One of the happier events of the last week was meeting a young IPS officer who was interested in exploring game theory to deal with city traffic! It felt nice to notice that our governance is not entirely left to 10th fail goons that our political system is swarming with.
Ironically, John Nash, the propagator of game theory died in a car crash last month without giving this a thought, so I am left to speculate over this beautifully simple idea that is useful in understanding human decision-making process.
Game theory is a lot of maths, but not all maths and thus is explicable in simple words. It talks about people working together and taking decisions for a given objective, something that we all do all the time.
It is not difficult to notice that, if you are part of a group, any decision you take will impact not just you but those with you. Those around you may gain or lose from your action. So, if you are not really stupid, you will evaluate each of your decision in terms of how much you gain from it and what it does to the interest of others. This means that each of us will try and optimize or maximize our gain by choosing options that balance out the gain for others. Sounds just like how Indians behave on the roads, isn’t it? So, can game theory tweak the problem?
If you look at our roads, they are not entirely running like a free-market. They have rules, and following or breaking them is the decision that each of us are constantly taking while driving. We have a cultural learning that following rules have no gain while breaking them has. So, we more often opt for this “gainful” decision, and the net result is a traffic chaos that nullifies all the gain. Unfortunately, we have not yet registered this feedback intensely enough to have a shift in our cultural learning of there-is-gain-in-breaking-rules.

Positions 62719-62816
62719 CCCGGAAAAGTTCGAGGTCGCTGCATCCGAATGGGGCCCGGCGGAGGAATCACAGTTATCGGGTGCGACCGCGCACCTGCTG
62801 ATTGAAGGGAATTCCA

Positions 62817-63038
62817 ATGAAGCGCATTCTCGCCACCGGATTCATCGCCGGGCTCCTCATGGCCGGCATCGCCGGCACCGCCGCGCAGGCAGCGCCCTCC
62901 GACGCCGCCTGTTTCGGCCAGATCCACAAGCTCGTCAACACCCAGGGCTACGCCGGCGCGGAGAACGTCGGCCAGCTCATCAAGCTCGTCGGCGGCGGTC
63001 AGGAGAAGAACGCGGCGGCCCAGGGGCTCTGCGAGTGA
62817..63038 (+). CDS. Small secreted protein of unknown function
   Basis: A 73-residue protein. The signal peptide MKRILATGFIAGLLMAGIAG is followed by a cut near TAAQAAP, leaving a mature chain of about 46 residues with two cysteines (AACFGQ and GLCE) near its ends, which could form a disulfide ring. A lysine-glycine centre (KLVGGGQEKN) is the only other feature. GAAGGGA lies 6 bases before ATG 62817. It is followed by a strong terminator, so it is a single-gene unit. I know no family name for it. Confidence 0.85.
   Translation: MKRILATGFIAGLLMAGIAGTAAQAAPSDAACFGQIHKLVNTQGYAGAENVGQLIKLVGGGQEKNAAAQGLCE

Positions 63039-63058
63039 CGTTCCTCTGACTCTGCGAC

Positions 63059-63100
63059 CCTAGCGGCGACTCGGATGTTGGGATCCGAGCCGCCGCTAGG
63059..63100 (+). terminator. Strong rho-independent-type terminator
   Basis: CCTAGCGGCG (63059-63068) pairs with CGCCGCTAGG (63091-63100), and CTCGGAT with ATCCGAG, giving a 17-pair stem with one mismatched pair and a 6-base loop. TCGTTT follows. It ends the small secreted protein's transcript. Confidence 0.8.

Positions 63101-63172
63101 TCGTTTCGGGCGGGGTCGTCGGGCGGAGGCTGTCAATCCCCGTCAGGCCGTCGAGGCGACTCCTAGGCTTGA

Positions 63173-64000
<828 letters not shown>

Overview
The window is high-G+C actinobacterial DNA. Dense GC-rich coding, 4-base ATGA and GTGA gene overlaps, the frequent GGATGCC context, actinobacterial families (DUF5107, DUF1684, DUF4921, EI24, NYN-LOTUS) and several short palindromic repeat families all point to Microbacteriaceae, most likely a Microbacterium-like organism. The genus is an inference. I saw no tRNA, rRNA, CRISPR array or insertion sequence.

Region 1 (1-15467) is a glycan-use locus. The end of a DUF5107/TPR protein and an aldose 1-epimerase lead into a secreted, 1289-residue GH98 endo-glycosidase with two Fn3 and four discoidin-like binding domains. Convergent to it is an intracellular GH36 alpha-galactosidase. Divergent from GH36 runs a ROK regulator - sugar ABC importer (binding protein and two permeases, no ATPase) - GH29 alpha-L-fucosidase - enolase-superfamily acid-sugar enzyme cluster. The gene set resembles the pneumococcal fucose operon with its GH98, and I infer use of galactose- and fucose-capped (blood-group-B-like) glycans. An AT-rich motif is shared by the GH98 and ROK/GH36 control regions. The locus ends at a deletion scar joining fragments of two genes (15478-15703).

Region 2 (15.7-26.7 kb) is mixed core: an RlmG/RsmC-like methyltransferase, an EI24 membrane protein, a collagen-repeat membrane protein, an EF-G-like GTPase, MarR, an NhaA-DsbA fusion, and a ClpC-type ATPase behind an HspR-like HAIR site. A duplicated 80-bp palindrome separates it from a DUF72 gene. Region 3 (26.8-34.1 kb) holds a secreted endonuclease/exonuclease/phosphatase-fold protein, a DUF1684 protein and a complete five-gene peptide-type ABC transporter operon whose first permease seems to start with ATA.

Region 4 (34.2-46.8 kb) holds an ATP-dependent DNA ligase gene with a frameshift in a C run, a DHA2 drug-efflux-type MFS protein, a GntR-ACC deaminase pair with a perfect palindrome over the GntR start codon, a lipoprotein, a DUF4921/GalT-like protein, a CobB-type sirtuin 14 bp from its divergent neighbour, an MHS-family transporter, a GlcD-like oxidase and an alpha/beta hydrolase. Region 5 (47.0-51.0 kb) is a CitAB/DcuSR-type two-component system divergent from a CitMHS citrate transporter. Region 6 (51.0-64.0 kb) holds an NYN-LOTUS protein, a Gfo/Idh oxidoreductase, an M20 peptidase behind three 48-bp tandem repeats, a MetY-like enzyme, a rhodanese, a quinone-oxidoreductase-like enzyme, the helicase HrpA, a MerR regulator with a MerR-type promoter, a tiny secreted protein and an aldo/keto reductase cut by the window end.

The reason behind this lack of learning is, ironically, the traffic police. Presence of traffic police as resolvers of the chaos reduces the loss of the law-breakers. Even if you opt for breaking the law, system is prevented to hit you back with a chaos your action would have caused, making you escape the self-regulation. Game theory works only when you provide equal opportunity to all the players and protect none from the outcome of his/her actions. The systemic backlash is a tool that systems use to regulate behavior of the stake-holders. This feedback based mechanism makes all large systems self-learning. But, with partial imposition of rules through traffic police, we are disallowing the system to self-learn and find its optimization.
An interesting possibility is to remove all the traffic police from a road and study if people find systemic equilibrium after suffering from chaos resulted from rule-breaking. Even if there may be temporary mayhem, it is a possible way to make people start registering chaos as the outcome for rule breaking and learn to change. The same process of learning may be speeded up by setting up traffic lights in a way that the more rule-following side is allowed a longer green-time. Just as people need to learn that rule breaking doesn’t pay, they need to register benefit of following rules.
Our traffic is actually a microcosm of our nation. We have rule breakers prospering and not being hit back either by the law or by the system’s backlash as law is actually preventing natural processes from expression. Unfortunately, opting for jungle raj is not really an option at country level, but it is a genuine possibility to try and experiment with this idea on a city road to see if it can educate our collective psyche.